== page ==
I’ve been meaning to sew up and experiment with a Body-Sock for quite some time (For those who do not know, a Body-Sock is a cloth attachment that covers the un-faired parts of the bike and rider to clean up the airflow). I finally had a chance to make one and tried it out on a 250km trip. below are my observations.
The biggest reason to implement a Body-Sock is for improved aerodynamics and efficiency and this idea was born out in my test. I found that the Electrom was between fifteen and thirty percent more efficient at speeds over 30 km/h when using the Body-Sock. It was especially impressive at the highest speeds. I found that I was consuming about 1000W to go 60 km/h with the Body-Sock, and without it, the same speed requires over 1500W. I have not yet done any control testing on the same track, but when I do I’ll post updates.
Effects of Cross-Winds
Of course the aerodynamic and thus energy saving advantages would be obvious, but I was more curious about what the down-side would be. My biggest concern was what the effects of cross-winds would be on a vehicle such as the Electrom when more surface area was added. I was pleasantly surprised to find that it was quite manageable; while there was a noticeable increase in the effects of strong cross-winds, it was well within my abilities to handle the Electrom. One of the interesting aspects of the Electrom is that it becomes more stable the faster you go. I expect that this is a result of the gyroscopic effect of the heavy wheels, but with the Body-Sock, the speed-stability effect was increased. I believe that this is because the faster the bike goes, the more it acts like a knife cutting through water, where the equal fluid pressure on each side keeps the knife moving in a straight line. I had the Electrom up to 65 km/h on the flat, and as fast as 85 km/h on some downhills and it just became more and more stable.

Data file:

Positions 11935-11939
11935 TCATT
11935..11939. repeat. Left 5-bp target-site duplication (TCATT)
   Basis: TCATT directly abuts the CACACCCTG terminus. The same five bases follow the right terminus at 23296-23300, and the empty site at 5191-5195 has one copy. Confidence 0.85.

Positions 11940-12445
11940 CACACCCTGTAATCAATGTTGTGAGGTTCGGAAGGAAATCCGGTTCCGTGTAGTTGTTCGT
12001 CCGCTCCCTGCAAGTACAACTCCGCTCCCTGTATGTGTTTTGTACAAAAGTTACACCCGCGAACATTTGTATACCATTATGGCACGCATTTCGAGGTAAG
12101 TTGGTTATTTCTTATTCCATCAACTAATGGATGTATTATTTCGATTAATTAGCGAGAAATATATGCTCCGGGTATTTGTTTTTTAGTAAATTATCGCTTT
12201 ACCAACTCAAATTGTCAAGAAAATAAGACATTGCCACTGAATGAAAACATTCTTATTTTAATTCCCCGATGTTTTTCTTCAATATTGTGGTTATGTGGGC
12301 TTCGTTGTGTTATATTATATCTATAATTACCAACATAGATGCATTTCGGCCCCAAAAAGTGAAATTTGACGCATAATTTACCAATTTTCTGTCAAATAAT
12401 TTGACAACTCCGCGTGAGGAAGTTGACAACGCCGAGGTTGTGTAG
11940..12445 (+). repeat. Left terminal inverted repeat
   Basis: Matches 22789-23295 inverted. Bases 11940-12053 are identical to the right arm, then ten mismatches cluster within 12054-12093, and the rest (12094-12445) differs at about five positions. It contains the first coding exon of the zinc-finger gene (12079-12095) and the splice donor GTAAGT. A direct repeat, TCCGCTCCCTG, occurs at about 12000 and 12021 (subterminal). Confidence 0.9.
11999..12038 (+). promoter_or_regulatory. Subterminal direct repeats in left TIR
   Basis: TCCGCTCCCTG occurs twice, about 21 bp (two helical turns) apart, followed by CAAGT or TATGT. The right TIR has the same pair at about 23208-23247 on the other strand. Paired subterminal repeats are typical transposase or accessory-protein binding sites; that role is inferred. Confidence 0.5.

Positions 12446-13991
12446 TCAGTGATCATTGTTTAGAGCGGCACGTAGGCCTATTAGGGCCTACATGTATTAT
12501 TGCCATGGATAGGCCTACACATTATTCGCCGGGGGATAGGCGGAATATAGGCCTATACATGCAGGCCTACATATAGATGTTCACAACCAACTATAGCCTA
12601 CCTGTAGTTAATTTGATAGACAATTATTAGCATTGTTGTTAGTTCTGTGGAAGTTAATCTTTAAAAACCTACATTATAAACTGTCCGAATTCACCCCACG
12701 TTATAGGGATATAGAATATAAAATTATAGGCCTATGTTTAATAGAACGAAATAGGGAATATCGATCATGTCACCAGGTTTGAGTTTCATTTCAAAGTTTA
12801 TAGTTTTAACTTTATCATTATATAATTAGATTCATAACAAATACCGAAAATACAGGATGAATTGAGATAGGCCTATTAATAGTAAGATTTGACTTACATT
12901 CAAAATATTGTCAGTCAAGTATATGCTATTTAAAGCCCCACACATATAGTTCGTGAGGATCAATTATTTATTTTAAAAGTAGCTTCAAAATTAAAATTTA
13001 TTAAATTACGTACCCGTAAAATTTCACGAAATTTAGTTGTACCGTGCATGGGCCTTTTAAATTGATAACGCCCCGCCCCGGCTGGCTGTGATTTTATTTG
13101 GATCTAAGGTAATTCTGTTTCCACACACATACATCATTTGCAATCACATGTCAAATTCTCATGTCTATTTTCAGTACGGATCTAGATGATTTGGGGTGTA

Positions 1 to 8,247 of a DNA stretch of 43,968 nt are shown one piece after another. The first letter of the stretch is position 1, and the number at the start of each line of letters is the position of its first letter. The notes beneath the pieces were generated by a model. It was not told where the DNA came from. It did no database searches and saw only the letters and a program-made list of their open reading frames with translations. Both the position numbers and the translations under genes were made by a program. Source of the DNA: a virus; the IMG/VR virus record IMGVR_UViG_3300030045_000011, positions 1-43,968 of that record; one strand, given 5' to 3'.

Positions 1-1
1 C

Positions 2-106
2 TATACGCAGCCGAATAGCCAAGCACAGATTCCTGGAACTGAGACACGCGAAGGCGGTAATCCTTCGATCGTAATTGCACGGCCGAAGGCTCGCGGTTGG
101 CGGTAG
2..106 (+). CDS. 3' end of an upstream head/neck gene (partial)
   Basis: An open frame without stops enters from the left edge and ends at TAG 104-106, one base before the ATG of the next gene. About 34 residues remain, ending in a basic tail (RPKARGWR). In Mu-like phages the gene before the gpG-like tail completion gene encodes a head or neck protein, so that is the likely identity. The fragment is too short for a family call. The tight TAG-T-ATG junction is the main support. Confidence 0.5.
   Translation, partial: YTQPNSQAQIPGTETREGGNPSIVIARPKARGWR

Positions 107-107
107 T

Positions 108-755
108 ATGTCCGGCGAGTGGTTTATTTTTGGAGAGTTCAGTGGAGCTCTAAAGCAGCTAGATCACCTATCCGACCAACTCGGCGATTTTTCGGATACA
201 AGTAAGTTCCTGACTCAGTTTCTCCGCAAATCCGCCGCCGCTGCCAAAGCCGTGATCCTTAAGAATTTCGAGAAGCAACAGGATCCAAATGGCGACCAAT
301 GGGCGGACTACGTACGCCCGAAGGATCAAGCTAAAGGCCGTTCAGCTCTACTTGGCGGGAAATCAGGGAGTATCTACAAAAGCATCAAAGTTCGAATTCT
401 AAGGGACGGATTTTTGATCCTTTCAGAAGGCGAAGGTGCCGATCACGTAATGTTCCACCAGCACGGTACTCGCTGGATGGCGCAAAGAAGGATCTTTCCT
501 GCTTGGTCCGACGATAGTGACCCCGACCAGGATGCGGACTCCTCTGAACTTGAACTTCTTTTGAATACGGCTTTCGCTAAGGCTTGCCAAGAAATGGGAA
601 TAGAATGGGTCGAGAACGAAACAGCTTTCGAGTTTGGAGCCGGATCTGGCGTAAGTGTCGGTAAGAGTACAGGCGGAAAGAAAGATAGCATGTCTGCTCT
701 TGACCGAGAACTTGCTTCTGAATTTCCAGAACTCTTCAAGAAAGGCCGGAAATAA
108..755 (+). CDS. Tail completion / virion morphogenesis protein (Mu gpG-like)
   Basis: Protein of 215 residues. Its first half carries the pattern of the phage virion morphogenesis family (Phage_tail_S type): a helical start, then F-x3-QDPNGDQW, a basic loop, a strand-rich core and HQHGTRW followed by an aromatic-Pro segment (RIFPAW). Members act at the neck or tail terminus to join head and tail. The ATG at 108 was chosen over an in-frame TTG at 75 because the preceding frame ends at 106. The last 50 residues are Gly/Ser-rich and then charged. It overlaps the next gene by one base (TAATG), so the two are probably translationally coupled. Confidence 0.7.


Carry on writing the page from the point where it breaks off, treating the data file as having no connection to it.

Large Vehicles Passing
I was also worried about how it would handle the backwash of large vehicles passing me on the highway. There was no noticeable change in this regard, The Electrom has always remained stable when large trucks pass and this did not change.
I didn’t make the the Body-Sock for additional weather protection, but on my initial test ride of 250 km, it did start to rain quite heavily at the end. Even thought the body sock is made of a non-waterproof lightweight fabric, it did a great job of keeping me dry. I probably wouldn’t use it for weather protection on short trips (see below) but for longer trips it would definitely be a benefit.
There’s no denying that the Body-Sock makes getting on and off the Electrom more of a chore. It also requires a bit of forethought to quickly get one’s feet down when coming to a stop. For this reason, I would only recommend the use of a Body-Sock for longer trips where the advantages would outweigh the dis-advantages.
The Body Sock is a worthy addition to the Electrom. It saves a significant amount of energy and provides additional weather protection. Because it is awkward to climb into, I would suggest that it only be used on longer trips. There are no plans to make a Body-Sock for sale, but once we have finalized the pattern, we may make a template available to those who wish to make their own. The use of the body sock does add to the complexity of operation, so we cannot suggest that anyone use one until they are very comfortable with their Electrom and, of course, use of a Body-Sock would be the rider’s choice and they assume all risks.